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Vertical Interplay among Scale-dependent Environmental and Resource Regimes

Oran Young, Bren School, University of California, Santa Barbara


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Environmental and resource regimes, operating at different levels of social organization, vary in terms of factors such as the sources of actor behavior, the knowledge available to actors, the operation of compliance mechanisms, the use of policy instruments, and the nature of the broader social setting. Cross-level interactions among scale-dependent regimes can result in patterns of dominance, separation, merger, negotiated agreement, or system change. The mechanisms that determine which of these patterns will occur include authority/power differentials, limits of decentralization, dueling discourses, cognitive transitions, and blocking coalitions. Recurrent linkages or syndromes occur in this realm, e.g., limitations of authority and power regularly produce negotiated agreements in such forms as comanagement arrangements. The consequences of these interactions are often far-reaching as measured in terms of ecological sustainability, social welfare/efficiency, cultural values, and robustness.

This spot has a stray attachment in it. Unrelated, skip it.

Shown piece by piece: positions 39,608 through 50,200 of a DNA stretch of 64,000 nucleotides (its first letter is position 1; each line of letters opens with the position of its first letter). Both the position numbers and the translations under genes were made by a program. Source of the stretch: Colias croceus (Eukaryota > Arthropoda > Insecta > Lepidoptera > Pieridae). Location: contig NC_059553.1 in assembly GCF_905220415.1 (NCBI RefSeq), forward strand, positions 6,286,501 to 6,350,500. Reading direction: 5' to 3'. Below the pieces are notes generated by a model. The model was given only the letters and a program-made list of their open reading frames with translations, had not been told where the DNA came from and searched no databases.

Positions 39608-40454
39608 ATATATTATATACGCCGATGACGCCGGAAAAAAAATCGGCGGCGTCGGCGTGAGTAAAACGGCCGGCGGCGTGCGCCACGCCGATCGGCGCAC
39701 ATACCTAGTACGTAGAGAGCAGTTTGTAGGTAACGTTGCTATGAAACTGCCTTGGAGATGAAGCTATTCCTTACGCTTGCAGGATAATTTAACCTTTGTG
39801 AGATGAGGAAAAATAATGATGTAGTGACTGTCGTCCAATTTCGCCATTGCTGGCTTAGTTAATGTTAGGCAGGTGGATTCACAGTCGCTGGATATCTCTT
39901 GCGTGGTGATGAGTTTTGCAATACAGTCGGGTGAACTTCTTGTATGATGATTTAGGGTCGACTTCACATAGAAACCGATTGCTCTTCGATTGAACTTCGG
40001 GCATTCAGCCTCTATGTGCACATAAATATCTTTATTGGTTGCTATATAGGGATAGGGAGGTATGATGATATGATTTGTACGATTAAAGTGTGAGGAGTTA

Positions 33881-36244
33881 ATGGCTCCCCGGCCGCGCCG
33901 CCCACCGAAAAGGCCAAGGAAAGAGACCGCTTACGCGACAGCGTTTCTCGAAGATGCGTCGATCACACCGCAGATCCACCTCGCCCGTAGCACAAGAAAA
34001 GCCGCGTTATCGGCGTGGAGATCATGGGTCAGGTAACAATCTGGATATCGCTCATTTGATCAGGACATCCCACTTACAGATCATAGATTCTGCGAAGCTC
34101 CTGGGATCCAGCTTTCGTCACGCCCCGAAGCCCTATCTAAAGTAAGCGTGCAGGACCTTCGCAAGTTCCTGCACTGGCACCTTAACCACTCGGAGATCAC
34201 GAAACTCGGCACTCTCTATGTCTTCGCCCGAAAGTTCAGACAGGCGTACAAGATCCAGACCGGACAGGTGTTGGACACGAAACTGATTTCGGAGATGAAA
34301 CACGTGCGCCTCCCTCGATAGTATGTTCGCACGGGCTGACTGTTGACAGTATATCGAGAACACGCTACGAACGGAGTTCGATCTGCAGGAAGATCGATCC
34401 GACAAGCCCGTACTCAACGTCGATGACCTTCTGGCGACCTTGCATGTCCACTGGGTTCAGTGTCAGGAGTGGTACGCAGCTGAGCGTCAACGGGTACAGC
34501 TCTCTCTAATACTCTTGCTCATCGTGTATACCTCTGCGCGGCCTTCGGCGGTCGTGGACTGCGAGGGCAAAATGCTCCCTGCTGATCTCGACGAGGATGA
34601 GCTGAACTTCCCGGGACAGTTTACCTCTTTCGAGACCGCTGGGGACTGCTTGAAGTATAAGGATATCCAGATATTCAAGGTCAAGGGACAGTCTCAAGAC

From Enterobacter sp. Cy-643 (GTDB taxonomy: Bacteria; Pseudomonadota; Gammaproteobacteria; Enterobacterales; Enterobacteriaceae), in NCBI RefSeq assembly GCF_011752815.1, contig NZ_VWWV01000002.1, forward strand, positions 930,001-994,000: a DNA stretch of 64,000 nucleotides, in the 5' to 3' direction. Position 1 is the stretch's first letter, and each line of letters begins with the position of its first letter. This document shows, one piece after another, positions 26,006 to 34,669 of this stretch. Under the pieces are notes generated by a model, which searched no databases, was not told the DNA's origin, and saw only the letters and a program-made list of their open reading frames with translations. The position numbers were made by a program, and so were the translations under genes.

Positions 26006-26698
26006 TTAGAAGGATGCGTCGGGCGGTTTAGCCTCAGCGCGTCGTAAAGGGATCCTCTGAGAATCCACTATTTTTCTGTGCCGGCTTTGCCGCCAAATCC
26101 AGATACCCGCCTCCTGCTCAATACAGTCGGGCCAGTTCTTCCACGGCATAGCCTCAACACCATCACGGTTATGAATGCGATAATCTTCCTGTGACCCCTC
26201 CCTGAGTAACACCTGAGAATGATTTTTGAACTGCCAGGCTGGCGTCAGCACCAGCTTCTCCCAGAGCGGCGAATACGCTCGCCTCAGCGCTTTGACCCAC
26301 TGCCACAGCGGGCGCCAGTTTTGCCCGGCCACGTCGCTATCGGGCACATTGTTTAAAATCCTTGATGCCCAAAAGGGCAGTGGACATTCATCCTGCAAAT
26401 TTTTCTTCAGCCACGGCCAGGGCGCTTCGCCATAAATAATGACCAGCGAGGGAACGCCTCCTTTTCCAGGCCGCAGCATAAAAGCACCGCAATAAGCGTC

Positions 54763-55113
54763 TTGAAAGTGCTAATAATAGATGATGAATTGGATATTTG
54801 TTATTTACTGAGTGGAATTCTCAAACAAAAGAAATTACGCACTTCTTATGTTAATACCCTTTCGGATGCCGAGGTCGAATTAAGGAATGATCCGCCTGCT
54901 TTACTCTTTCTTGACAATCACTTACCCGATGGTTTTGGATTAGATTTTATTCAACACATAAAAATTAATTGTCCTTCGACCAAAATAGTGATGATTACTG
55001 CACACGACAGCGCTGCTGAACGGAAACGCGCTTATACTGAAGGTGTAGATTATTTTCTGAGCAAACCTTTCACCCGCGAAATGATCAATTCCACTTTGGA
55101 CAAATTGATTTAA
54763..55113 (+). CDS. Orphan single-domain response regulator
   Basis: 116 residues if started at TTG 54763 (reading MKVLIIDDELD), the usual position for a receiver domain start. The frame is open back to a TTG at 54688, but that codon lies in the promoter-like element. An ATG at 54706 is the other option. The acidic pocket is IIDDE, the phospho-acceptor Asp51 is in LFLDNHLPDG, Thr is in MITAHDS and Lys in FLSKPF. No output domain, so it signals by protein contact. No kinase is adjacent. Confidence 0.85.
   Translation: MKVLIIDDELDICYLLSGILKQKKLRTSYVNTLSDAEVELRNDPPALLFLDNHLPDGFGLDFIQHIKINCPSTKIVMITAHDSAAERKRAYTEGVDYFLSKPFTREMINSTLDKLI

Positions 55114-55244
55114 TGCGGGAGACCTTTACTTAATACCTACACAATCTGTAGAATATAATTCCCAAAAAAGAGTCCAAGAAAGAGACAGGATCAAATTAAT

Key words

cross-level interaction; institution; jurisdiction; regime; scale; scale dependence; vertical interplay

Copyright © 2006 by the author(s). Published here under license by The Resilience Alliance. This article is under a Creative Commons Attribution 4.0 International License. You may share and adapt the work provided the original author and source are credited, you indicate whether any changes were made, and you include a link to the license.

Ecology and Society. ISSN: 1708-3087